Enduring Memories

Painting of a slave family waiting to be sold
Photo caption

Slaves Waiting for Sale: Richmond, Virginia, by Eyre Crowe

Public Domain

(February 5, 2014)

Read first-hand accounts of struggles, sorrow and success in the antebellum South from former slaves, as collected in the 1930s by the Federal Writer’s Project of the Works Progress Administration

“Yes'm. Allotted? Yes'm. I'm goin' to explain that," she replied. "You see there was slave traders in those days, jes' like you got horse and mule an' auto traders now. They bought and sold slaves and hired 'em out. Yes'm, rented 'em out. Allotted means somethin' like hired out. But the slave never got no wages. That all went to the master. The man they was allotted to paid the master.

I was never sold. My mama was sold only once, but she was hired out many times. Yes'm when a slave was allotted, somebody made a down payment and gave a mortgage for the rest. A chattel mortgage.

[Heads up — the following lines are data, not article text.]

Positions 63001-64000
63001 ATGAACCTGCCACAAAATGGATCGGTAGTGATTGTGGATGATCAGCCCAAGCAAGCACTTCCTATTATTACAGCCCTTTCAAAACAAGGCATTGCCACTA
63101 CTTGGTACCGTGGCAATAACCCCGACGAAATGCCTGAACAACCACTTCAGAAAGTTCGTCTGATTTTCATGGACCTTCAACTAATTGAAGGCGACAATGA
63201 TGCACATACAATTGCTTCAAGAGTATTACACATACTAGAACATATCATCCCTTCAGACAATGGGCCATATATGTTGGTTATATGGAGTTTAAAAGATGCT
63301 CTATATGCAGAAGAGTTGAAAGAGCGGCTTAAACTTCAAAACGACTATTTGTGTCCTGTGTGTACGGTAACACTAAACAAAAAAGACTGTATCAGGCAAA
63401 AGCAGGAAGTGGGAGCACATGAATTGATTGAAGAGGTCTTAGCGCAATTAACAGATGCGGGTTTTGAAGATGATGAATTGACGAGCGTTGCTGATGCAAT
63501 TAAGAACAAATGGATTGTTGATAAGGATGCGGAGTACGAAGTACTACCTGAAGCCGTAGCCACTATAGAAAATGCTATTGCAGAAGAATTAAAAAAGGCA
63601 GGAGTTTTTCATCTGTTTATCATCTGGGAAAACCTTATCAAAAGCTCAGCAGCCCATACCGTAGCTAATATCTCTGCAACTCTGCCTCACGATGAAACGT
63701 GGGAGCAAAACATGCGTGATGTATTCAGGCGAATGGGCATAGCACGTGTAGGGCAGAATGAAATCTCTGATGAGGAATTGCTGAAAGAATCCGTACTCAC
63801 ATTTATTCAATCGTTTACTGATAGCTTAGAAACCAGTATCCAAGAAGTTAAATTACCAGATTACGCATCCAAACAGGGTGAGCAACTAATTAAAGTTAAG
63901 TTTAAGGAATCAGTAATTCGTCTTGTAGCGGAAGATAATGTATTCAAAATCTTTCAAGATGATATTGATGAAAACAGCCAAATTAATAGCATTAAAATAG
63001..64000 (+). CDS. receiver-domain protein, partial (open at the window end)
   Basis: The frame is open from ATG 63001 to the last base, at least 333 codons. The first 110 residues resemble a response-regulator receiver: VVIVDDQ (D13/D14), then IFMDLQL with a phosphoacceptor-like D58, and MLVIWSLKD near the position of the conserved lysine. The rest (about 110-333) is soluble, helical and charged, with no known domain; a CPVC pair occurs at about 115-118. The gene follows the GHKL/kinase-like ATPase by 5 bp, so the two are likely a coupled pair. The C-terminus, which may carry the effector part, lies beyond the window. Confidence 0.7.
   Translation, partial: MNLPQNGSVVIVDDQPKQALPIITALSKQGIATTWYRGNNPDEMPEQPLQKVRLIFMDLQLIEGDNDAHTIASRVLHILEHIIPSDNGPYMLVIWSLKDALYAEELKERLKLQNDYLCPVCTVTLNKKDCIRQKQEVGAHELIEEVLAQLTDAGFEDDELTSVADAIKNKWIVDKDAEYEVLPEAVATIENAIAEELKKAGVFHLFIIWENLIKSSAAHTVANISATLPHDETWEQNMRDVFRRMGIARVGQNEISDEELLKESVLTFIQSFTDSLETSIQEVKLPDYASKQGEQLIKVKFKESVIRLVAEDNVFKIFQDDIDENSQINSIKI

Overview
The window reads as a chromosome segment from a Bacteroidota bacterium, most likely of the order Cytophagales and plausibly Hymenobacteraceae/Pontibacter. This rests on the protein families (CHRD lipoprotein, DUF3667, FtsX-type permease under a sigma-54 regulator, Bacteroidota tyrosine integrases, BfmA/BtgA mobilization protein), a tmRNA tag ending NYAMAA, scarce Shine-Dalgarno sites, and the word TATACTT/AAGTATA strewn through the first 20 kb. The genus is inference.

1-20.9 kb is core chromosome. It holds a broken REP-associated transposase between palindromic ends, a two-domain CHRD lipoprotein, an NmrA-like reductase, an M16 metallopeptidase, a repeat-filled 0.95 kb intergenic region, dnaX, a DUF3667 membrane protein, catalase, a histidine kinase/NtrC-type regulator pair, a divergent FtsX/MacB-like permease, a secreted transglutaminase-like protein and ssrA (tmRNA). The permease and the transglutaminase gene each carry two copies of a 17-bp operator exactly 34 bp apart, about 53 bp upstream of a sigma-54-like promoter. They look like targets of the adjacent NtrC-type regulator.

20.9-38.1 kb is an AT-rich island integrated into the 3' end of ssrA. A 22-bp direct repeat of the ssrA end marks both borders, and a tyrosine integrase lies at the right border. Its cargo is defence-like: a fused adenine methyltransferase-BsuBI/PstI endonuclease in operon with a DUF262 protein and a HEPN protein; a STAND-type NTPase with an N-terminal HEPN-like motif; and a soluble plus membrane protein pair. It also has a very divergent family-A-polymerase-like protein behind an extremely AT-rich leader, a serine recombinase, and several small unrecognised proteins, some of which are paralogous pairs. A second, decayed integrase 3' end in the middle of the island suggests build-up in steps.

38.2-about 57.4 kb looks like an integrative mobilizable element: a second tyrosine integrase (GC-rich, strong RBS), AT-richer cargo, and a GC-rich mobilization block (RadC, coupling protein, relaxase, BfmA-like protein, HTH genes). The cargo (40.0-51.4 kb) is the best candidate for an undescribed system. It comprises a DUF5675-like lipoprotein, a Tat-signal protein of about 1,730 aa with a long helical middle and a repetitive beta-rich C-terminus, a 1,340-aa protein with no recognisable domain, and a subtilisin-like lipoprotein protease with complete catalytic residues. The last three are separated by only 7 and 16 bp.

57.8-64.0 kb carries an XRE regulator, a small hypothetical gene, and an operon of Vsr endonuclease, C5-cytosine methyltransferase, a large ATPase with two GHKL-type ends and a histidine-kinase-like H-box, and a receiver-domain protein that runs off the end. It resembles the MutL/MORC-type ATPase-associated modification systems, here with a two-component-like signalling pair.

Times don’t change, just the merchandise.”

So begins the life story of Sarah Frances Shaw Graves, a Missourian who in 1937 was interviewed by a Federal Writer’s Project worker as part of efforts to complete the FWP’s Slave Narrative Collection. Born into slavery in Kentucky eleven years before the start of the Civil War, Sarah was removed from her father at six months of age when she and her mother were “allotted” to a slave-owner in Missouri, splintering her family and setting the stage for years of intense hard labor, beatings, familial sorrow, and eventual freedom upon Emancipation. With her insights into the predatory logic of economics in a slave society, Sarah’s tale elucidates not just her personal biography but also broader insights into the African-American experience in the antebellum South and the deeply-embedded role of slavery in America. Find Sarah’s story and others’ at Edsitement.neh.gov